# Matrices in R

Filed Under: R Programming Matrices are a very important concept in R programming, mostly used for statistics and data manipulation. Where vectors are a set of values stored across a single dimension, matrices are collections of stored values across multiple dimensions. Matrices can be simply thought of as a number of vectors that are saved and can be manipulated together. R has several powerful functions for this.

## Creating Matrices in R Programming

The subscripting in matrices begins with 1. Therefore, [1,1] represents the element corresponding to the first-row first column, [1,2] represents the element at the first row and second column and so on.

Matrices in R are created in the following manner:

```mymat <- matrix(c(2,4,6,8),ncol=2,nrow=2)
```

The first argument we pass to the matrix creation is a vector of values to populate the matrix with. Then we need to specify the no. of columns and rows, as indicated by the `ncol` and `nrow` arguments. The number of elements in the vector should always be equal to `ncol * nrow`.

R stores matrices in a column first manner by default, i.e., it fills the first column and then moves on to the next column left to right. Let us display the mymat matrix we created above.

```> mymat
[,1] [,2]
[1,]    2    6
[2,]    4    8
```

To fill the matrix in a row first manner, you need to provide an additional argument `byrow=TRUE` to the above matrix creation function.

```> mymat <- matrix(c(2,4,6,8),ncol=2,nrow=2,byrow=TRUE)
> mymat
[,1] [,2]
[1,]    2    4
[2,]    6    8
```

You can also pre-create a matrix by specifying its size and populate it later accordingly.

```#Create space for matrix
> xmat <-matrix(ncol=3,nrow=3)
#Populate elements of the matrix
> xmat[1,1]=5
> xmat[1,2]=10
> xmat[1,3]=15
> xmat[2,1]=20
> xmat[2,2]=25
> xmat[2,3]=30
> xmat[3,1]=35
> xmat[3,2]=40
> xmat[3,3]=45
> xmat
[,1] [,2] [,3]
[1,]    5   10   15
[2,]   20   25   30
[3,]   35   40   45
```

It is also possible to assign names to columns and rows in a matrix. This will help document your datasets better and erases the confusion. The names to rows and columns in R can be supplied through a list using the `dimnames` argument.

Suppose that we wish to create a matrix to hold the vital statistics of 3 boys, with columns age, height and weight. We need the rows to represent each boy’s name and columns to represent each of the vital stats. We can do that using the following code:

```vitals <- matrix(c(7,90.8,45,8,75.5,37,10,100.1,50),ncol=3,nrow=3,byrow=TRUE, dimnames = list(c("Raj","Rahul","Ravi"),c("Age","Height","Weight")))
```

Let us now display the matrix.

```> vitals
Age Height Weight
Raj     7   90.8     45
Rahul   8   75.5     37
Ravi   10  100.1     50
```

The names of the rows and columns can be retrieved using the `colnames()` and `rownames()` functions over the matrix object.

```> colnames(vitals)
 "Age"    "Height" "Weight"
> rownames(vitals)
 "Raj"   "Rahul" "Ravi"
```

It is also possible to reassign the row and column names using these functions. Suppose we need to change the column name Height and Weight to include some more info on the units in which they are measured, we can do that in the following manner:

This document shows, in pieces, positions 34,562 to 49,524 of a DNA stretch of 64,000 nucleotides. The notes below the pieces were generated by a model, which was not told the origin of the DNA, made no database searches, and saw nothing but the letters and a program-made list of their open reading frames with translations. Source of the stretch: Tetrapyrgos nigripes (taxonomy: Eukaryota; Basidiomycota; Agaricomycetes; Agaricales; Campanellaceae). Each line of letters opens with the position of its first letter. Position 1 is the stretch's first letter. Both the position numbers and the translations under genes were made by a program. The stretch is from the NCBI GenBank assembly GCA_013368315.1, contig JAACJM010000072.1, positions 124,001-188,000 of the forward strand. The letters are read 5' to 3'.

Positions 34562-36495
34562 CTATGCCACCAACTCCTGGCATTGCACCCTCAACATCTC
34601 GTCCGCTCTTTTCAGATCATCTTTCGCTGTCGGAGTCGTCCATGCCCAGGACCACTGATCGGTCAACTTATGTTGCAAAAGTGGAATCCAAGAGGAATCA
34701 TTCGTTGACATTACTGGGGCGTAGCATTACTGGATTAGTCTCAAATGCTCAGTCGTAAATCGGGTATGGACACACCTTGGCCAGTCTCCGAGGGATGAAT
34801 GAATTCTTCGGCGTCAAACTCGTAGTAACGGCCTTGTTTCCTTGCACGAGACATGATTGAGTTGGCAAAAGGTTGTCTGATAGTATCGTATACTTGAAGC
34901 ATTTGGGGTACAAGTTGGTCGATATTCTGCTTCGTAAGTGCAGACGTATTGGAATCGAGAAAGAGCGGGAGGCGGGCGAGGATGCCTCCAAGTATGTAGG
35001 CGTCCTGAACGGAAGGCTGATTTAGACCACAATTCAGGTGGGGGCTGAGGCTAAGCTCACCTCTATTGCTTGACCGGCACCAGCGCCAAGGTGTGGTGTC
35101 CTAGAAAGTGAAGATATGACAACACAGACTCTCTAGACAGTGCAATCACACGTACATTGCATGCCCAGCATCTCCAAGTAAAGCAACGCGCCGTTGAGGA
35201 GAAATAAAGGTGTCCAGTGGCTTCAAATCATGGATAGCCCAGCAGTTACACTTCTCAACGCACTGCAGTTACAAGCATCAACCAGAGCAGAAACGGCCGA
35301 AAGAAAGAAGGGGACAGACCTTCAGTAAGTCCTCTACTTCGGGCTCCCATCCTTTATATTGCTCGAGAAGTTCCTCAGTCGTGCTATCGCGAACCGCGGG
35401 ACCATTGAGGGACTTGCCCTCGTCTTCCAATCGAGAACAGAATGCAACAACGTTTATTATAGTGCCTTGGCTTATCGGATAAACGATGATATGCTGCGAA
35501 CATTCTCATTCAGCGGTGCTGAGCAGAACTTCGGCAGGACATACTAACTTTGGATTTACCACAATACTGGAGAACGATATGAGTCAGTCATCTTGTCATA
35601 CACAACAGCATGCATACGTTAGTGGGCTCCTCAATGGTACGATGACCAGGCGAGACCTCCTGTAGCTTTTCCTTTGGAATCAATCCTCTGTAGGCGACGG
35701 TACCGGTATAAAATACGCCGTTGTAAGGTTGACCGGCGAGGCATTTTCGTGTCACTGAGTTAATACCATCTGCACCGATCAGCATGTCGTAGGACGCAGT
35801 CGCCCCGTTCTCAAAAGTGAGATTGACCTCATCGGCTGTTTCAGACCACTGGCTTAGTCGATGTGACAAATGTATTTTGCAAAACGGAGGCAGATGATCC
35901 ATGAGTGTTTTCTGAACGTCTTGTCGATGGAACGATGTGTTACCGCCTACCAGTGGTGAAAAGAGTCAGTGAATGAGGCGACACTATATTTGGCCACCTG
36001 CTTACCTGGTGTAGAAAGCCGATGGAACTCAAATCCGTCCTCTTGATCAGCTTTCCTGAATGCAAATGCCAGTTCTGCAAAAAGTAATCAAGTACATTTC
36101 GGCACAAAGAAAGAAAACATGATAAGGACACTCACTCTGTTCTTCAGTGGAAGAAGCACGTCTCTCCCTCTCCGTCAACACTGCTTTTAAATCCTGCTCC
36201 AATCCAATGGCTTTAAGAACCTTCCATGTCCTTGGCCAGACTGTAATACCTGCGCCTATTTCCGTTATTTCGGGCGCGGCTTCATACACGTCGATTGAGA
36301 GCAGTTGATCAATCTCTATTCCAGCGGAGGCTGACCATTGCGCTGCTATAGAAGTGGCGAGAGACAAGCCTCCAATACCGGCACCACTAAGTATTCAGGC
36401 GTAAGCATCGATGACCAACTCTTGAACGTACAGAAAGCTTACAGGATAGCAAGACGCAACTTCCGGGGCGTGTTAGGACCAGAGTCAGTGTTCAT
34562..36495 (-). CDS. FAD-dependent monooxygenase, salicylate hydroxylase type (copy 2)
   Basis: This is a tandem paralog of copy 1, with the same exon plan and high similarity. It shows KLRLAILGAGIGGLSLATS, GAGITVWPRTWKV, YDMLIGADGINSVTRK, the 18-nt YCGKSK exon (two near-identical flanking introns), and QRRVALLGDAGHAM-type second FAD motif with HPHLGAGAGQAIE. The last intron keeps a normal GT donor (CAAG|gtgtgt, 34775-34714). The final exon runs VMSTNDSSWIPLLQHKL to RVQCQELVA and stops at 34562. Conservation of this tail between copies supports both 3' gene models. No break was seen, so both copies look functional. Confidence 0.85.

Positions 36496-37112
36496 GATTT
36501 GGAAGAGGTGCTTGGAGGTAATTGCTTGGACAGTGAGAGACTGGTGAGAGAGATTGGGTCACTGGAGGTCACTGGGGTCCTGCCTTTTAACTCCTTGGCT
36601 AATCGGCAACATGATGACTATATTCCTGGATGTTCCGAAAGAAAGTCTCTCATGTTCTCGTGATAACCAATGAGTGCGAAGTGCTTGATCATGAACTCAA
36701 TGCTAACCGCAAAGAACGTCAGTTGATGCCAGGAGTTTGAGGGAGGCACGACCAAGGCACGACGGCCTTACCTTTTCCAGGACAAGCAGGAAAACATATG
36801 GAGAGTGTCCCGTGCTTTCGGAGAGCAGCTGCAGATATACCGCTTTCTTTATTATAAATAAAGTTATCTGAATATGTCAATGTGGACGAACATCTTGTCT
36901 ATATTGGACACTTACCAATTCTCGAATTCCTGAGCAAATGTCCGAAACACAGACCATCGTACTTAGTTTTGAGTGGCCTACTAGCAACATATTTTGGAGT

```> colnames(vitals) <- c("Age", "Height in cm", "Weight in KG")
> vitals
Age Height in cm Weight in KG
Raj     7         90.8           45
Rahul   8         75.5           37
Ravi   10        100.1           50
```

## Operations on Matrices in R Programming

Matrices in R support basic linear algebra operations such as addition, multiplication (both element-wise and matrix multiplication) and multiplication by a scalar.

Matrix addition is very straightforward and needs both the operand matrices to be of the same dimension.

```> x<-matrix(c(3,4,5,2,6,7,8,9,11),ncol=3,nrow=3)
> y<-matrix(c(3,2,6,7,8,22,1,54,10),ncol=3,nrow=3)
> x
[,1] [,2] [,3]
[1,]    3    2    8
[2,]    4    6    9
[3,]    5    7   11
> y
[,1] [,2] [,3]
[1,]    3    7    1
[2,]    2    8   54
[3,]    6   22   10
> x+y
[,1] [,2] [,3]
[1,]    6    9    9
[2,]    6   14   63
[3,]   11   29   21

```

For element-wise multiplication, we need both the matrices to have the same dimension, whereas, for matrix multiplication of an m x n with a p x q matrix, n and p should always be the same. Both examples are illustrated below.

Element-wise multiplication and multiplication by a scalar are specified using a `*` symbol and matrix multiplication is specified using a `%*%` symbol.

```> x*y
[,1] [,2] [,3]
[1,]    9   14    8
[2,]    8   48  486
[3,]   30  154  110

> x*2
[,1] [,2] [,3]
[1,]    6    4   16
[2,]    8   12   18
[3,]   10   14   22

> x%*%y
[,1] [,2] [,3]
[1,]   61  213  191
[2,]   78  274  418
[3,]   95  333  493
```

A few more advanced matrix operations will be covered in our next post on matrix algebra.

## Indexing Matrices in R Language

We have already seen the process of indexing vectors and extracting subsets in the previous post. Matrix indexing works in a similar fashion as illustrated below. Negative subscripts work for excluding a particular row or column.

```#Defined matrix x
> x
[,1] [,2] [,3]
[1,]    3    2    8
[2,]    4    6    9
[3,]    5    7   11
#Display only the first row
> x[1,]
 3 2 8

#Display only the first column
> x[,1]
 3 4 5

#Display the rows 1 to 2
> x[1:2,]
[,1] [,2] [,3]
[1,]    3    2    8
[2,]    4    6    9

#Display the columns 2 to 3
> x[,2:3]
[,1] [,2]
[1,]    2    8
[2,]    6    9
[3,]    7   11

#Display all rows except the second
> x[-2,]
[,1] [,2] [,3]
[1,]    3    2    8
[2,]    5    7   11
```

You can also reassign these submatrices with new values in the following manner. Both columns 2 and 3 are changed to the specified new values.

```> x[,2:3] <- matrix(c(2,2,2,2,2,2),ncol=2)
> x
[,1] [,2] [,3]
[1,]    3    2    2
[2,]    4    2    2
[3,]    5    2    2
```

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